It’s not fair, but the reality is that such factors as race or gender can impact disease prevalence and morbidity. Few know that better than Dr. Marvella Ford, who got a firsthand taste of what health disparities can do to a family. She had to grow up as a child not knowing any of her grandparents who had passed away before she was born. Then came the death of her mother when Ford was 36 and her father when she was 40.
“Just feeling the impact of health disparities on a personal level is what drives me every day to come to work to find solutions to the problems,” she said. “We know there are solutions. They often exist in the community and in the academic settings and in the clinical settings. If we can bring the key stakeholders together, we can find solutions to these health disparities.”
Ford’s research interests include evaluating the impact of patient navigation interventions on health care behavior, developing and testing methods to improve cancer surveillance adherence, developing and testing methods to improve cancer screening adherence and improving informed decision–making for cancer screenings.
One innovative project she oversees is the MOVENUP Initiative (Mobile Outreach Van, Educational, and Navigational Health Services for Underserved Populations). This program is designed to reduce disparities in cancer services access, morbidity and mortality in the I-95 Corridor with a focus on three common cancers occurring to a disparate degree within the SEVIEW (Southeastern Virtual Institute for Health Equity and Wellness) regions: breast, cervical and prostate.
She is taking what they’ve learned from that initiative to develop new models of service delivery for other areas of health disparities. Ford and colleagues analyzed data from the state cancer registry and linked it to state hospital data, finding that African-Americans were 50 percent less likely than European Americans to receive surgery for early stage lung cancer. “What is sad about that is that early-stage lung cancer has high cure rates just by surgery so what that means is that we are unneccesarily losing a lot of African-Americans to deaths that could have been prevented by appropriate treatment.”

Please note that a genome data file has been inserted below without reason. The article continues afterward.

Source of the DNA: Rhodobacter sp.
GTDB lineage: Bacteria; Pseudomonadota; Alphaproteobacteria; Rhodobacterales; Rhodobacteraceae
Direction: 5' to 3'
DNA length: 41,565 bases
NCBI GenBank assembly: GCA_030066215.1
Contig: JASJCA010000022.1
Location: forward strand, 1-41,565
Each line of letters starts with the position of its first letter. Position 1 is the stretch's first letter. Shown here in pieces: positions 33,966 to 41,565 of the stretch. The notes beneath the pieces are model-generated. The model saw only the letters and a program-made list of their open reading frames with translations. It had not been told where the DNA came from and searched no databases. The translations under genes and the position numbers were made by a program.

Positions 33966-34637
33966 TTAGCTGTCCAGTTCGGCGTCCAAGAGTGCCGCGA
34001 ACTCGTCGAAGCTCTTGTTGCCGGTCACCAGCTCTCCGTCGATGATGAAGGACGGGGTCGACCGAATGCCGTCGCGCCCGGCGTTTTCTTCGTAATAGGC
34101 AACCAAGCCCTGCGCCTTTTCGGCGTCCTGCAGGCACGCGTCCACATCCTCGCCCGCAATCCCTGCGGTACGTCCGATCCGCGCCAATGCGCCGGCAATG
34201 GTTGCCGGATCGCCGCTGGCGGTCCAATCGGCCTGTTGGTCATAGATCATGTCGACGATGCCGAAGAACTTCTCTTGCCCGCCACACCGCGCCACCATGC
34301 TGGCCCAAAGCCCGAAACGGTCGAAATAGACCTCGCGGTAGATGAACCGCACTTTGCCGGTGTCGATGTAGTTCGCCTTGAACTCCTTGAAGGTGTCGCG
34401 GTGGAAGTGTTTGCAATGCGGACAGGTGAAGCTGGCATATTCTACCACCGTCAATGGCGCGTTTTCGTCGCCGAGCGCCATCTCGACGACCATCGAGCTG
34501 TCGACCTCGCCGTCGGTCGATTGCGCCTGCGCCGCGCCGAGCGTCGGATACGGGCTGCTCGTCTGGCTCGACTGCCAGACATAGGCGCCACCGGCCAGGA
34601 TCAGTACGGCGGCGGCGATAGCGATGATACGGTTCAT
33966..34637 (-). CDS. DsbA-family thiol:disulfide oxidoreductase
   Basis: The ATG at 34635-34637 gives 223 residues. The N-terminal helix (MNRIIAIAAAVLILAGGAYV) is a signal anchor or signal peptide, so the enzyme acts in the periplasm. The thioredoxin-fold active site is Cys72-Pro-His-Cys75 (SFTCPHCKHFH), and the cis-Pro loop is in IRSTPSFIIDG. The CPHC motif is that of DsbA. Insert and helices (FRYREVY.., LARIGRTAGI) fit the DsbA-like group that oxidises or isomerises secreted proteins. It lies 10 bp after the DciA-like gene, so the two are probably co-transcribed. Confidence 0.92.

Another passion beyond her health disparities research and community-based initiatives is developing a cancer research training program with students from historically black colleges and universities, thus exposing them to leading researchers.
All these efforts will make a difference in the long run, she said.
“My goal every day is to help another family enjoy each other for a longer period of time than I was able to enjoy my parents. That’s a strong motivator.”
At the MUSC Hollings Cancer Center, activities to reduce cancer health disparities in South Carolina include:
- A statewide cancer education training program in collaboration with community partners. The program employs a “Train the Trainer” approach in which the trained program participants conduct additional programs with other community members. Three hundred and fifteen trained community members have conducted the program with an additional 3,200 other community members.
- Research training programs for the “next generation” of cancer disparities researchers (undergraduate students from SC’s historically black colleges and universities and graduate students and junior faculty at MUSC). The programs have been conducted since 2007 and most of the participants have subsequently enrolled in graduate or professional school. More than 10 of the students have been included as co-authors on peer-reviewed scientific publications.
- A study to evaluate patient navigation as a method to increase rates of surgery among African–Americans in the southeastern US with early stage lung cancer
- A study to identify genetic variations associated with triple negative breast cancer, a more aggressive form of breast cancer which disproportionately affects African–American women. Genetic analysis results are forthcoming but preliminary data show high rates of overweight/obesity and low rates of physical activity in this sample of breast cancer survivors, which increases the risk of breast cancer recurrence.
- A study identifying factors associated with surveillance care colorectal cancer survivors
- An international Student Research Forum as part of the annual National Conference on Health Disparities
Hollings Cancer Center